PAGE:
When you say the word, “management,” it’s easy to drum up terrible images. Dilbert, Ferris Bueller’s Day Off, The Office and Silicon Valley reinforce these bad stereotypes. Poor leadership and management is common as people transition into a different role for the very first time. As the old saying goes, “It’s not a promotion, it’s a role change.” Great management may be emotionally exhausting but is also extremely rewarding. Unfortunately I can’t point to enough material about what great management looks like. That’s why I’m excited by “An Elegant Puzzle: Systems of Engineering Management.”
In my constant journey of learning, I stumbled across Will’s blog. Add it to your RSS feeds today (assuming you still use one these days!) If not, at least go back and peruse the great entries Will published. It was through his blog that I learned about his upcoming book and joined the waiting list. I bought it as soon as it came out and pleased to say I’ll be recommending it from here on.
Managing engineering teams is different from many other fields. Software systems interconnect via invisible API, data or tech dependencies. While the pace of software increases, so does the tech stack complexity. Any reasonable software product demands strong collaboration across many people. All these people often have very different backgrounds and skill-sets. Harmonising and optimising this ever-changing environment demands managers understand complex adaptive systems.
When I read Will recommending Systems thinking early on, I knew this was going to be a good read. You can’t manage modern software organisations with Tayloristic mental models.
What’s in this book?
The book contains five main sections Organizations, Tools, Approaches, Culture and Careers.
This section covers many elements of effective organisation of engineering teams. It discusses optimal team sizes, breaking points, varying structures and trade-offs. Many people underestimate the impact of the poorly designed organisation. Yet many people suffer within them. This topic is also close to my heart, as an advocate for the Inverse Conway’s Manoeuvre and the Target Operating Model (TOM) I recently wrote about.
This section is the largest in the book. It offers a broad range of concrete and actionable advice. This section covers everything from systems thinking, basics of product management, vision and strategies, metrics, how to deal with migrations and reorgs amongst many more.
This section highlighted the author’s variety and breadth of experience. Not all engineering management will find themselves in each of these situations. It’s useful to have tools to approach these situations in advance.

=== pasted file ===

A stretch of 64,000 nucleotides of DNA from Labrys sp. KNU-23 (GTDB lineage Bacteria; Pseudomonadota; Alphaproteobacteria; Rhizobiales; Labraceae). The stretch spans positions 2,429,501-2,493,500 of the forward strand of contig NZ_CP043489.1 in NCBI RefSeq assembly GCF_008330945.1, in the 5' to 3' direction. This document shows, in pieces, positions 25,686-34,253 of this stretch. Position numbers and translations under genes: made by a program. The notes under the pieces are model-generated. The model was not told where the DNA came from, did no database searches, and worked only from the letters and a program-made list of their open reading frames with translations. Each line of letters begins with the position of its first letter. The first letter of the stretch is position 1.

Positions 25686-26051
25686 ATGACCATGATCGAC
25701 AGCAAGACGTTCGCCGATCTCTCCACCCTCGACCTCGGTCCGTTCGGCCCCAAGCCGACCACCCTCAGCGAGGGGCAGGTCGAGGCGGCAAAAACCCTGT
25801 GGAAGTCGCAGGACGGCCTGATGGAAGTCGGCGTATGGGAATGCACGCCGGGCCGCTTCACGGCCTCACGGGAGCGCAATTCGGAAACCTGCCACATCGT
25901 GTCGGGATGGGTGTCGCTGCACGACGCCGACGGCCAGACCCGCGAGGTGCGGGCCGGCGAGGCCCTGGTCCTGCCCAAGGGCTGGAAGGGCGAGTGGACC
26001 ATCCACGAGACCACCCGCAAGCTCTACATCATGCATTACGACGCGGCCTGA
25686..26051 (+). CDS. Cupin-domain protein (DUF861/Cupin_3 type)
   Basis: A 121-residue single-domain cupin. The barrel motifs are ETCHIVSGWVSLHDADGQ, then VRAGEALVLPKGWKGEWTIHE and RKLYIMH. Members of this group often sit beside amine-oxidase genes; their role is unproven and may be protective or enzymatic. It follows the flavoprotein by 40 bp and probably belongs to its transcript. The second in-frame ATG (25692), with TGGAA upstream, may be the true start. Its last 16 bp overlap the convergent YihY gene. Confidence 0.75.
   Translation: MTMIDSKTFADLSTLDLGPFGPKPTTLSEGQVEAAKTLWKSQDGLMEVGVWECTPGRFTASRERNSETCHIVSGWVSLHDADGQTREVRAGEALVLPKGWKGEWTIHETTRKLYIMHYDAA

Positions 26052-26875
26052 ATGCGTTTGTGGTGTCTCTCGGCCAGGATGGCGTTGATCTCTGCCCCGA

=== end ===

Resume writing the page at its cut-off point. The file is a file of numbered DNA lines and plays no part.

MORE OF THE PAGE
I like to describe this section as the author’s personal style to engineering management. It covers how to handle execution, personal philosophy’s, managing in growth and common traps.
Of all the sections, I found this the most opinionated. It may or may not suit you, the reader.
This section covers deliberate approaches to cultivating culture. An example is the opportunities you create and who you offer these opportunities to. Another example is reflecting on the representatives you have with your leadership team. A final example are the ranges of policies and the impact that has on the types of freedom.
In this section, I learned the concept of negative and positive freedoms. These are sometimes referred to as negative or positive liberties. Negative freedom is the freedom from external constraints, freedom of interference, or absence of external limits. An example of negative freedom is the USA’s right to free speech.
Positive freedom (or liberty) is the ability to act on one’s free will, or the absence of internal limits. Examples of positive freedom include personal growth and self-mastery. This article has some great examples of positive freedom.
This section covers everything to do with the employee lifecycle at a company. It covers sourcing, recruiting, interviewing, performance management and career growth.
My thoughts on the book?
This book will appeal to a broad range of people. Those considering engineering management will taste the different set of responsibilities expected in the role. Existing engineering managers will grow their toolkit and discover new ideas. Directors or VP Engineering will particularly benefit with concrete approaches to managing managers.
This is an opinionated book. The author offers approaches that worked for them across many situations. You won’t find a rule book or a guided how-to. Instead, you will find a wealth of experience packaged into actionable chunks. This may or may not be relevant to your current situation. It may or may not suit your own personal style. That is part of the difficult and challenge of effective management. An Elegant Puzzle offers you a head start.
What would I like to see done differently?
I understand how hard it is to write a book, and it’s rarely perfect. Two of my issues stem from reading the book in its digital form. Unfortunately the printed copy was not available in Germany, where I’m currently living. My first is the regret of not experiencing the beautifully designed front cover. I’m sure it’s a better experience in real life than on the Kindle. My second issue also stemmed from this, with some of the visuals being hard to read on the kindle. My final issue was the constant use of the word, “resources,” when I’m pretty confident the author meant, “people.” At least in many cases.
Highly recommended. Grab a copy now!
Agile methods and practices went mainstream over the last two decades. We’ve improved our architectural, technical and processes landscape. It’s time we pushed our management and leadership practices even further. An Elegant Puzzle is a great addition to the field of engineering management.
Get a copy of the book here.